For 25 years he’s been the most familiar and authoritative voice of traffic on Chicago radio. But after delivering his last report Wednesday morning on iHeartMedia hip-hop WGCI 107.5-FM, Bart Shore suddenly found himself over and out.
Shore was cut by Total Traffic & Weather Network, a unit of iHeartMedia, 10 months after he moved to North Carolina with his wife while continuing to work remotely.
In addition to his traffic reporting duties for various stations during the week he also worked as weekend host for iHeartMedia adult contemporary WLIT 93.9-FM.
“It was not my intent – nor my decision – for this to end my career in Chicago radio,” Shore told me. “However, it was clear that this may have been a sticking point, and, at some point, the handwriting was on the wall. I was notified today, so I plan to sleep in tomorrow.”
Best known for his 17-year run in morning drive on Audacy all-news WBBM 780-AM/WCFS 105.9-FM, the north suburban Wilmette native began here on WLAK — the forerunner of Lite FM.
“I started my career in Chicago radio on 93.9 WLAK in 1985, and it appears I’ve ended it at 93.9 WLIT,” Shore said. “Funny how things go around.”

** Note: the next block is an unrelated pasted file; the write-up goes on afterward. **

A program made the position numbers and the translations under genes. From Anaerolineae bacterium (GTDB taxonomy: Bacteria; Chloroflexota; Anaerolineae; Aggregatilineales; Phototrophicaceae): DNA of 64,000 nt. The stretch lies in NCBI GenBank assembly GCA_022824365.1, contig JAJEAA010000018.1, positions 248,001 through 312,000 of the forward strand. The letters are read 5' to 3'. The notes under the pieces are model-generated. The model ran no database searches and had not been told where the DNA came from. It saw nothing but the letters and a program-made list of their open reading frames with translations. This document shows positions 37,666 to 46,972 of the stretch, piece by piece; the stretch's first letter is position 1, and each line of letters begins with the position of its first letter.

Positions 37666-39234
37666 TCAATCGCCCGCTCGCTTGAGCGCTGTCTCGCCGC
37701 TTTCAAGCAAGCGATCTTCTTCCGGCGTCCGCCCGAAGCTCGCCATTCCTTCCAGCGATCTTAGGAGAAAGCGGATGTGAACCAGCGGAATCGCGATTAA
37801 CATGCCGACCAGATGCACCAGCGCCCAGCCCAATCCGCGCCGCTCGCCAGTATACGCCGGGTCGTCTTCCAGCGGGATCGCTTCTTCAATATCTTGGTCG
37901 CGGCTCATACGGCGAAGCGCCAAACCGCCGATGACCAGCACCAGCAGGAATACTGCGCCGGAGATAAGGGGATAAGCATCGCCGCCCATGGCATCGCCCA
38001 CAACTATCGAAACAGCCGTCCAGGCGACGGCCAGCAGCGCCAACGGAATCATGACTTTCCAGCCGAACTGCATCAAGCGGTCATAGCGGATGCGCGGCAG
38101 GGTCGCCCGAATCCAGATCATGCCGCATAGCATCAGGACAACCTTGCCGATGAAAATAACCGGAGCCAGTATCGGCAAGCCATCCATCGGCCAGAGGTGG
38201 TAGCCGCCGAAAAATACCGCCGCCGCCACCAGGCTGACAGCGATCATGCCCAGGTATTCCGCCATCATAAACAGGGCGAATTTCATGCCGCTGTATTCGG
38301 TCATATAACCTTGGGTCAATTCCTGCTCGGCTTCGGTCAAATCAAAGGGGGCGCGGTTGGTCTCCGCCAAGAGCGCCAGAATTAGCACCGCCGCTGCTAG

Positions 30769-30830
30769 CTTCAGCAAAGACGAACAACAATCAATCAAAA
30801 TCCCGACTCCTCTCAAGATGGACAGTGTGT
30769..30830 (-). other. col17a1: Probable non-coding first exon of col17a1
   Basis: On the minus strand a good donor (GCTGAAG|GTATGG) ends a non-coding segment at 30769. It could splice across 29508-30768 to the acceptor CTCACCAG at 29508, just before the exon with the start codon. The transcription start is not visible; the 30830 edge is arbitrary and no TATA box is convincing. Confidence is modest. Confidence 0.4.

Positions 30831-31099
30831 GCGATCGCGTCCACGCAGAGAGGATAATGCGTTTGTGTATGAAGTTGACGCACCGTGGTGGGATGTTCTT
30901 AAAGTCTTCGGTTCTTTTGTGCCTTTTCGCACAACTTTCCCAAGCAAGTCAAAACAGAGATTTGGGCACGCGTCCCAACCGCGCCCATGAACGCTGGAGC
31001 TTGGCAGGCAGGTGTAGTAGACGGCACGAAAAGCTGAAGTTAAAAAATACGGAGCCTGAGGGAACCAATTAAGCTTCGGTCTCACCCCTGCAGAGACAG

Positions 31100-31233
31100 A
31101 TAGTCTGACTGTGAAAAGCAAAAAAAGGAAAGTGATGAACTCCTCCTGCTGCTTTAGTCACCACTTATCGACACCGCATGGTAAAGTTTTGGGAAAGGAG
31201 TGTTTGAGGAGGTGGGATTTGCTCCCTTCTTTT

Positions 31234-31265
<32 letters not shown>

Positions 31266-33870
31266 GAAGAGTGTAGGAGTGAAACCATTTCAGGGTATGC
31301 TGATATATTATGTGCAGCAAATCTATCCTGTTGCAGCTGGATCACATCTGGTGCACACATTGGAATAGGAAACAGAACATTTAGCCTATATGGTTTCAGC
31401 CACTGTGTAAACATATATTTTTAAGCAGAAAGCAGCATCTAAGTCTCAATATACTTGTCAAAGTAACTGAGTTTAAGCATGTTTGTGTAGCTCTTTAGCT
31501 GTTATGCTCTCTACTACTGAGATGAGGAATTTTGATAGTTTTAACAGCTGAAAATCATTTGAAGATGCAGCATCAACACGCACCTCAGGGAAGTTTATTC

Shore’s departure coincided with a wave of layoffs this week at iHeartMedia radio stations nationwide.
Also cut Wednesday was Jordan “JRDN” Foster, nighttime personality at iHeartMedia Top 40 WKSC 103.5-FM.
A native of Syracuse, New York, and graduate of Syracuse University, Foster began his career as the rap artist Jay Foss before joining iHeartMedia Chicago in 2015. He was promoted to weeknights in 2019.
“I’m no longer with @1035KISSFM,” Foster tweeted. “Beautiful ride. Chicago I love you so much. Talk soon.”
In the latest Nielsen Audio survey, Kiss FM tied for 14th in evenings with a 2.6 percent share and cumulative weekly audience of 230,600.
iHeartMedia Chicago did not respond to requests for comment on plans for evenings at Kiss FM.
Wednesday’s comment of the day: Mark Quinn: As perhaps WBBM Newsradio’s biggest fan, I am hoping that my favorite station loses the competition for rights to broadcast Bear games. If they do, it will be nice to get some news on Fall Sundays rather than 3 1/2 hours of the Bear game and another six hours of gormless cheerleading for inept Bear management.